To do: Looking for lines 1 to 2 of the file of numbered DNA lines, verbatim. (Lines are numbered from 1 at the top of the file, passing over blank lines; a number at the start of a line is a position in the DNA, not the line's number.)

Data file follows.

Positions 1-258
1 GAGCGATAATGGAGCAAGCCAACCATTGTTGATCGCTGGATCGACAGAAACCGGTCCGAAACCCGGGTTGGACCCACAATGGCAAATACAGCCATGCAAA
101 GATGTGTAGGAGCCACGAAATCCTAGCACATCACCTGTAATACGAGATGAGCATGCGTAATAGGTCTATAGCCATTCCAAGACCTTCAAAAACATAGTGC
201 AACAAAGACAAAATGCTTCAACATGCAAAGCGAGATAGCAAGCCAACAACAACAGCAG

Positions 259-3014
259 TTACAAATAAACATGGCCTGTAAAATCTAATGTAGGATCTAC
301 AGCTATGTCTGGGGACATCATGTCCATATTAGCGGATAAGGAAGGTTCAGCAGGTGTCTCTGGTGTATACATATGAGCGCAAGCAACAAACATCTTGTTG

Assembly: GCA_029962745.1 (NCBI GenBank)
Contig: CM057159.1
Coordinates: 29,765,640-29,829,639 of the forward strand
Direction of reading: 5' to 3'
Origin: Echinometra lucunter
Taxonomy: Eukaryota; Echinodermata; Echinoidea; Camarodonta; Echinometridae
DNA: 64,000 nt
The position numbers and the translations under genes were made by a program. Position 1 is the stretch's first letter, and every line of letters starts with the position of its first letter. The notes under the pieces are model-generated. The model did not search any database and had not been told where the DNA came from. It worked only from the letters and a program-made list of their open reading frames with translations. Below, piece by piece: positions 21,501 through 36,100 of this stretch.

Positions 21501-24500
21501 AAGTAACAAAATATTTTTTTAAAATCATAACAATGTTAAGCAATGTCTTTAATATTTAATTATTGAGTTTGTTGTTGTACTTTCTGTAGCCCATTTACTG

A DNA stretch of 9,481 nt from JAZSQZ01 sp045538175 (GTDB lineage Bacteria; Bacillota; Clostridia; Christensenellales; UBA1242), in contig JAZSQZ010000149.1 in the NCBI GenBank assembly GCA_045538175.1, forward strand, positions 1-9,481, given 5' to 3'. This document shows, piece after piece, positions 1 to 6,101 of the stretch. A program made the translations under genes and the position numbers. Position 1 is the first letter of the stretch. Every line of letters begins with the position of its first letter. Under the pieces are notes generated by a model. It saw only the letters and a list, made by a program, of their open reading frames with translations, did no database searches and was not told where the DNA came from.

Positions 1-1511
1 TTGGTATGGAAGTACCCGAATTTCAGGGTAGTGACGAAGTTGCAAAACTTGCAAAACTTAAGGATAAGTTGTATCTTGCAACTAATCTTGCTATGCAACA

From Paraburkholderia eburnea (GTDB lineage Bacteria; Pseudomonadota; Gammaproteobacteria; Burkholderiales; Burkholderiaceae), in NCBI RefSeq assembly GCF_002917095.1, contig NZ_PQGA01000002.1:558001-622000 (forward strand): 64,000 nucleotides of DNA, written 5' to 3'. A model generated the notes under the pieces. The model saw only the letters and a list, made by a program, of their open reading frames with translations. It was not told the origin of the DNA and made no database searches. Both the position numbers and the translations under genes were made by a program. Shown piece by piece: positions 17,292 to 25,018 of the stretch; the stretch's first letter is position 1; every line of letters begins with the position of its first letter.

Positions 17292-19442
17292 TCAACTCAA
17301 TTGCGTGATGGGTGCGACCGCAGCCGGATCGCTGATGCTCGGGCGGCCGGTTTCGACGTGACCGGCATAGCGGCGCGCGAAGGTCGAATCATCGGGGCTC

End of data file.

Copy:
Positions 1-258
1 GAGCGATAATGGAGCAAGCCAACCATTGTTGATCGCTGGATCGACAGAAACCGGTCCGAAACCCGGGTTGGACCCACAATGGCAAATACAGCCATGCAAA